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Your USDA Zone and Why It’s Important

Posted on 11 October 2014   fruit trees

Your USDA Zone and Why It’s Important

hardiness zones

For every fruit tree and plant on our website, we list the USDA zones where the tree or bush grows best. So what on earth is a USDA zone anyway?


The USDA zones are the divisions of the country that the United States Department of Agriculture (USDA) has defined based on specific climatic conditions that impact plant growth. The main climatic factor evaluated by the USDA in developing the zones was the minimum temperature reached in that particular area. The USDA has each zone divided in two – with both an a and b sub-zone for each numbered zone. For example, we live in USDA zone 8. But we are considered to be on the southern half of zone 8, so we are more specifically in zone 8b.


Most nurseries list the best zones for growing the specific plants they sell. If a plant is listed as hardy to zone 5, that means it can tolerate a temperature down to -10º F. Other plants, including some that we sell, are not cold hardy, so you may see a recommendation to not grow a plant “above USDA zone 7.” Each of these recommendations is based on an average minimum temperature below which the plant will be harmed.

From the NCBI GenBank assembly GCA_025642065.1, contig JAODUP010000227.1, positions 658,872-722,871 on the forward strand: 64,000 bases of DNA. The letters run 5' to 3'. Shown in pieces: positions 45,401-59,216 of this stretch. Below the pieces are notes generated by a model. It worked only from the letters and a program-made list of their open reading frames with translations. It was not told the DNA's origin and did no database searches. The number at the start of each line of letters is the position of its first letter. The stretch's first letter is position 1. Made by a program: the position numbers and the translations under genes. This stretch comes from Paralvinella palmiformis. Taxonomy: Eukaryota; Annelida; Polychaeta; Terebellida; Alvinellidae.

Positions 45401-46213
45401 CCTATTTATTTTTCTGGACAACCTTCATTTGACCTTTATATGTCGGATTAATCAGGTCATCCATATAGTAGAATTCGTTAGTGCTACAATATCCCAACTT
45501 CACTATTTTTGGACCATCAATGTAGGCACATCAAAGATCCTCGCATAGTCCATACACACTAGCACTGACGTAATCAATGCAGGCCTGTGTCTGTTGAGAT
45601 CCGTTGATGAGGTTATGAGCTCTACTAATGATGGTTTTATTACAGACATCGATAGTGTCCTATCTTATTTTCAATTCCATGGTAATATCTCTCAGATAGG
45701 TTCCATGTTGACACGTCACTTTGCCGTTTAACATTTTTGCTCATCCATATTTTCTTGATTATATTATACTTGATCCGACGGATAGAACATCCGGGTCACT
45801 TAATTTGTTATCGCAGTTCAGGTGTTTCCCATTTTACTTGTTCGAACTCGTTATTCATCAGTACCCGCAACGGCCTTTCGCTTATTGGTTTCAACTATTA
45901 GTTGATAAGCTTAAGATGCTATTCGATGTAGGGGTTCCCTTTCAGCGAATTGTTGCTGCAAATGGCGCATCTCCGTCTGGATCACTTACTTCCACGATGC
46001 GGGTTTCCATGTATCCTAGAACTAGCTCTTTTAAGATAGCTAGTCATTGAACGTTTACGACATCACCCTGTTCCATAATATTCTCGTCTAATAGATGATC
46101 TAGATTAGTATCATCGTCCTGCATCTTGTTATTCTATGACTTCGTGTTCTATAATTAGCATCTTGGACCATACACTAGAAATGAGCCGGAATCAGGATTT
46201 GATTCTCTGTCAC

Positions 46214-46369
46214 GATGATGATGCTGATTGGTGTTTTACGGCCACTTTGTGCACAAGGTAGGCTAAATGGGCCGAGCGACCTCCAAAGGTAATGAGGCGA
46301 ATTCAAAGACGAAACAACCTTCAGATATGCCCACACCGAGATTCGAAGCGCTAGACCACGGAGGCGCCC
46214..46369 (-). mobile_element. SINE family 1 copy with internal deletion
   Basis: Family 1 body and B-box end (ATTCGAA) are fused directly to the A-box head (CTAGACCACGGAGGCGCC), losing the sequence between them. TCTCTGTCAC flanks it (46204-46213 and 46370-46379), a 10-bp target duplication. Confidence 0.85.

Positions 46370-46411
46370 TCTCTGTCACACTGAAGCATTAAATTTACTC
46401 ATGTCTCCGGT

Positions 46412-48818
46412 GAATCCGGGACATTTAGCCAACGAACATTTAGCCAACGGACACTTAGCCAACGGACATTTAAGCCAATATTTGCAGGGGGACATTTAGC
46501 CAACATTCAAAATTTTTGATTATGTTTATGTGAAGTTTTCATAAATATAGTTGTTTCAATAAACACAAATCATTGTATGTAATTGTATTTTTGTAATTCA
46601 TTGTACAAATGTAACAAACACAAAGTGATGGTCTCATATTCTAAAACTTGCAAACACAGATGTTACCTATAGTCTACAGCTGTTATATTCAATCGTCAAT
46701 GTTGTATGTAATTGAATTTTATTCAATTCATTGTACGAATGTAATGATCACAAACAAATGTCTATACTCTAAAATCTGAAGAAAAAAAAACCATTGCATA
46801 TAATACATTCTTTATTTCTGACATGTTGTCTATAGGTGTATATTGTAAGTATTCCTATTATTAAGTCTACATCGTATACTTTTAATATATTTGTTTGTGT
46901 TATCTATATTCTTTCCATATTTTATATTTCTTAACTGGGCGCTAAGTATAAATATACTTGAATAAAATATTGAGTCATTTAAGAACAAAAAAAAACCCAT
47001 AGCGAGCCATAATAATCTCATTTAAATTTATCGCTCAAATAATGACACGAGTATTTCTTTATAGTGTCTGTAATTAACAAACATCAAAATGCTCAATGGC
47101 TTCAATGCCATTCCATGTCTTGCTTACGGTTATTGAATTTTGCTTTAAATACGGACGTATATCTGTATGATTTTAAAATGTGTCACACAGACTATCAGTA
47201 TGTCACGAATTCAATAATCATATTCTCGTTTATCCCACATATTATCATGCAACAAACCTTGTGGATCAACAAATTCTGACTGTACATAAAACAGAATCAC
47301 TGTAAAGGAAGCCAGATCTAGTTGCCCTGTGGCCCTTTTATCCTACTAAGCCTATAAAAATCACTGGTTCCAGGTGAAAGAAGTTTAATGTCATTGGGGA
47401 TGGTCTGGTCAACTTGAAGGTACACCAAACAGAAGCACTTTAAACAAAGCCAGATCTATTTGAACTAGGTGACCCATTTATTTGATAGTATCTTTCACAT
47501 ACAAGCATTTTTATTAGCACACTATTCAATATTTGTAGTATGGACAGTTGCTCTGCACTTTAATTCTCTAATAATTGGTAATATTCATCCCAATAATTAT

One problem with the USDA zones is that they don’t take into account summer heat, an issue that is especially important in the South. Many nurseries list fruit tree varieties that grow to USDA zone 8, which includes much of the South. The problem with these recommendations is that many of these trees come from Michigan or some other place that doesn’t have the high temperatures those of us in the South deal with in the summer. While these trees may be hardy here based on the average minimum temperature in winter, can they face days of 95º F heat with 90% humidity? Probably not!


The American Horticultural Society (AHS) recently released a heat zone map that is excellent and provides details of how hot it gets across the United States. In conjunction with the USDA hardiness zone map, most gardeners can make a smart choice about what type of fruit tree or other plant to grow in their area.


Compare the USDA map with the AHS heat map (sorry the resolution isn’t better on that image – click the map for a better image). On the heat map, the colors are more or less consistent across the Southeast. This is a pretty accurate description of the climate in the area – and one the helps us know the temperatures that our plants need to be able to thrive in.


A garden book publisher called Sunset also has its own hardiness zone map, with over 20 distinct zones described and mapped. They publish books about what plants grow in each zone.


The USDA hardiness zones are helpful and are the most widely used tool to describe where a plant can grow, but they are not the only tool available.


Have questions about any of this? Email us, or let us know in the comments. Did we forget something useful in this blog post that you’d like to add? Leave a comment and let us know. Thanks for reading!


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